Calling all coffee lovers! Are you a victim of limescale? Or have you avoided checking your kettle recently? Now is the time to face the music!

We’re giving you the chance to win £100 in supermarket vouchers and a bottle of Durgol Universal, which makes removing limescale from your household items quick and effortless in order to battle all of your limescale troubles.

Limescale build up in kitchen appliances significantly increases running costs and reduces life expectancy, not to mention affecting the way your tea and coffee tastes.

All you have to do is upload a photo of your limescale-riddled kettle to our Facebook page. You have until Monday 7th April to send us your picture and be in with the chance of winning your next supermarket shop on us!

How to remove limescale from your coffee maker

  • 07th September 2012
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  • Posted In: Espresso News

How to remove limescale from your coffee maker with durgol® swiss espresso®

durgol® swiss espresso® - a new coffee machine descaler from Switzerland is set to hit supermarket shelves to target the burgeoning UK in-home coffee market.

Available to multiple retailers via exclusive distributor Martin Global, durgol® swiss espresso® is a decalcifying product designed to remove limescale from all makes and models of home coffee machines including fully automatic, semi-automatic, manual and 'coffee pod' machines.

Perfect for in-home coffee fans, durgol® swiss espresso® is highly effective as well as easy and safe to use and machines cleaned and descaled regularly with durgol® swiss espresso®, produce quality coffees with the signature ‘crema’ top. This is the golden foam of coffee oils that covers the top of an espresso shot – the sign of a quality coffee. In addition, the crema helps to retain the aroma and flavour of the coffee. In hard water regions in the UK, it is often a challenge to keep coffee machines free from limescale, which in turn affects the taste and quality of coffee and reduces the amount of crema extracted.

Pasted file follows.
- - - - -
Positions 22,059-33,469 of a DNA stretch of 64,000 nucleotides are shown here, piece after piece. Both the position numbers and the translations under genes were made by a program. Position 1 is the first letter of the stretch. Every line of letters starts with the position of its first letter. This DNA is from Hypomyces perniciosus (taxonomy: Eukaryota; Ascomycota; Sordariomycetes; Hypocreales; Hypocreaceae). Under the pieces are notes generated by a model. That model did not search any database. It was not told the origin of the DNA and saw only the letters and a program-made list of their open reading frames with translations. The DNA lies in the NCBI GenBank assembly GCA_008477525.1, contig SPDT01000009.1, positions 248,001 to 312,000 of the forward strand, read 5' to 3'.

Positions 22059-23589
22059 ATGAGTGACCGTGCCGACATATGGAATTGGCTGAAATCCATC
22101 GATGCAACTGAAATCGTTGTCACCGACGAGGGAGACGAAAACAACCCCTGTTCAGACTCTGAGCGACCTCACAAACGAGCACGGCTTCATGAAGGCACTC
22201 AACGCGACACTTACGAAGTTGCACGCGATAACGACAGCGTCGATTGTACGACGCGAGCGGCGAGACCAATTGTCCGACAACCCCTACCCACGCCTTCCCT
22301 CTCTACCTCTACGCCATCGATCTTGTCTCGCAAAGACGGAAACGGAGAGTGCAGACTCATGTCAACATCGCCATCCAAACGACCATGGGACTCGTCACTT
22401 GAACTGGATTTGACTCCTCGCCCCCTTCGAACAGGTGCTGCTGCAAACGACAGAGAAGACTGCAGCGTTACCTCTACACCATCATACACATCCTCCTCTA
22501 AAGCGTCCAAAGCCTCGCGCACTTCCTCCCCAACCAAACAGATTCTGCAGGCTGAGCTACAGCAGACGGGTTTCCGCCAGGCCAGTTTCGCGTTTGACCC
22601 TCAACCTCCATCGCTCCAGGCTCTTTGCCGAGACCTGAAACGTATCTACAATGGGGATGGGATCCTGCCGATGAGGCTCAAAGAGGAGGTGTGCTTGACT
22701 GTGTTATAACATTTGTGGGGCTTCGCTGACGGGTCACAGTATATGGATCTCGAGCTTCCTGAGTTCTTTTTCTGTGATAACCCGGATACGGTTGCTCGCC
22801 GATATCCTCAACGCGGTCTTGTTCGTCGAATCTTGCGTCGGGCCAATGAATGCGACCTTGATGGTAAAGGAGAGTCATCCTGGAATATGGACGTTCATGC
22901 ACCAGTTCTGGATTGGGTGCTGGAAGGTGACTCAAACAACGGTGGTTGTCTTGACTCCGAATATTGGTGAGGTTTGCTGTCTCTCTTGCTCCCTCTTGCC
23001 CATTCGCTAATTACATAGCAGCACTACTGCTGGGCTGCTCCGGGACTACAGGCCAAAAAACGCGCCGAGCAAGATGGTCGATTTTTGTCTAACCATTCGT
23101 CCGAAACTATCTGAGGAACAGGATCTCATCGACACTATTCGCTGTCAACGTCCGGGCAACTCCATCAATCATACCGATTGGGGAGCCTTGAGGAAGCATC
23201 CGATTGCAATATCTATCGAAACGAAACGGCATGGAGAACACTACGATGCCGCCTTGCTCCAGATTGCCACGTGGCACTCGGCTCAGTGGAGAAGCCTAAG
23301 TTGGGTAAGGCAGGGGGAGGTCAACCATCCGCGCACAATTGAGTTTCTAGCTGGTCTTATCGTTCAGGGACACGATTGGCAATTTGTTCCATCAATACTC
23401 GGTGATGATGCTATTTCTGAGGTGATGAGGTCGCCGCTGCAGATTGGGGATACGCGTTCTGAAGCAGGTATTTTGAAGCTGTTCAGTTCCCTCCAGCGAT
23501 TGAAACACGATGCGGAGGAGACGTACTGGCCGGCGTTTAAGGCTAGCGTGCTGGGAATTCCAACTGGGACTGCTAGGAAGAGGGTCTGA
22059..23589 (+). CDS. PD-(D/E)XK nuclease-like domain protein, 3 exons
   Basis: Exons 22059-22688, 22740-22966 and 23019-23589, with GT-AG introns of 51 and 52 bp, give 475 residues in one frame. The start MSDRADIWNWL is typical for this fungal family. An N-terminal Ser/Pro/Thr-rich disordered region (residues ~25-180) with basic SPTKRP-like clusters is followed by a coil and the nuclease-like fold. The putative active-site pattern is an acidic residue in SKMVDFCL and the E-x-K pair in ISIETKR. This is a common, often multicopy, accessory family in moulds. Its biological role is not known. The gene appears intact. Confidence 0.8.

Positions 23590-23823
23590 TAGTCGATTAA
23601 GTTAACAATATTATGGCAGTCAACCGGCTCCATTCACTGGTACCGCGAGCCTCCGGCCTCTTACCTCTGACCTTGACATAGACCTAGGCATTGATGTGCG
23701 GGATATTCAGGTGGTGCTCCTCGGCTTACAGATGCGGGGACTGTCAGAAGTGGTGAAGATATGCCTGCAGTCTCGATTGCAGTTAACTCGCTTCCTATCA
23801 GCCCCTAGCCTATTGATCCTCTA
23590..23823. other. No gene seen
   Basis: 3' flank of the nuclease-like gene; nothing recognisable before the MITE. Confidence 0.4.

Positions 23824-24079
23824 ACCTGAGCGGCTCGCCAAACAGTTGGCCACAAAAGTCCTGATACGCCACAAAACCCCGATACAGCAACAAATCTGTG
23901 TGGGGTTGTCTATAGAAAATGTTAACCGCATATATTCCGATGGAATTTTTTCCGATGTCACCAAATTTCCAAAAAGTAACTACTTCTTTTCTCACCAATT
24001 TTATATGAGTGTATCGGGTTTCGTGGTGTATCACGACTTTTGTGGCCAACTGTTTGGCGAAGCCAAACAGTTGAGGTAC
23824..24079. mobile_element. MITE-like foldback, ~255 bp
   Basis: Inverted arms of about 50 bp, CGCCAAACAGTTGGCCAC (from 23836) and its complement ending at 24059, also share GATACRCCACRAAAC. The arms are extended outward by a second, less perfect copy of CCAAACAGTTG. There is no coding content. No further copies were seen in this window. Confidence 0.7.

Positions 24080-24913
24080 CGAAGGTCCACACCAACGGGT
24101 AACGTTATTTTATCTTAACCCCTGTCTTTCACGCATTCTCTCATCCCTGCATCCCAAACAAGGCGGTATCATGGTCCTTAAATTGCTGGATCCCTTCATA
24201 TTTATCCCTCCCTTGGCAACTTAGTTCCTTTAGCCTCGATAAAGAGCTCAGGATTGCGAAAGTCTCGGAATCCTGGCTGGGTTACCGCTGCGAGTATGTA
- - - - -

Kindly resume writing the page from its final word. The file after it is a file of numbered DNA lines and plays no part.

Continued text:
Beverley Martin, Managing Director at Martin Global, distributor for durgol® swiss espresso® says: “At the moment the consumers can buy the product online  but we’re in talks with several multiple and independent retailers as we’re aiming to secure listings in the next few months. We welcome enquiries from any buyers or outlets looking to stock the product.

She adds: “Although limescale itself is not harmful, if it builds up, it can clog coffee machines, stifle the flow of water and reduce the overall quality and taste of the coffee. Water tank filled machines need to be descaled on a regular basis as set out in the coffee machine manual. In addition, cleaning machines with durgol® swiss espresso® guarantees a fresh, quality coffee with an impressive crema, which coffee lovers will enjoy time after time.”

durgol® swiss espresso® is guaranteed to decalcify quickly and easily without having to wait for the decalcification process to work. Research shows it works up to ten times faster than other branded decalcifiers  and using the formula regularly ensures quality coffees and extends the life span of the machine. It leaves no residue, is completely odourless, and after decalcification and rinsing, the machine is safe to use.

Each pack contains two 125ml single use bottles with an RRP of £9.99. One bottle is designed to thoroughly decalcify one machine once. The product can be stocked in either the coffee aisle, the domestic cleaning product section of the supermarket or alongside coffee machines and appliances.

Beverley adds: “Cleaning and descaling coffee machines regularly not only guarantees quality coffee, but it also increases the efficiency of the machine and lowers the energy consumption of the appliance.

“Modern consumers are highly knowledgeable about coffee and are more discerning in their tastes and cleaning machines with durgol® swiss espresso® guarantees a fresh, tasty, superior coffee, with an impressive crema, even in hard water regions.”

For more information on how to remove limescale from your coffee maker and for all product details and sales, please contact Beverley Martin at Martin Global on 0161 747 9128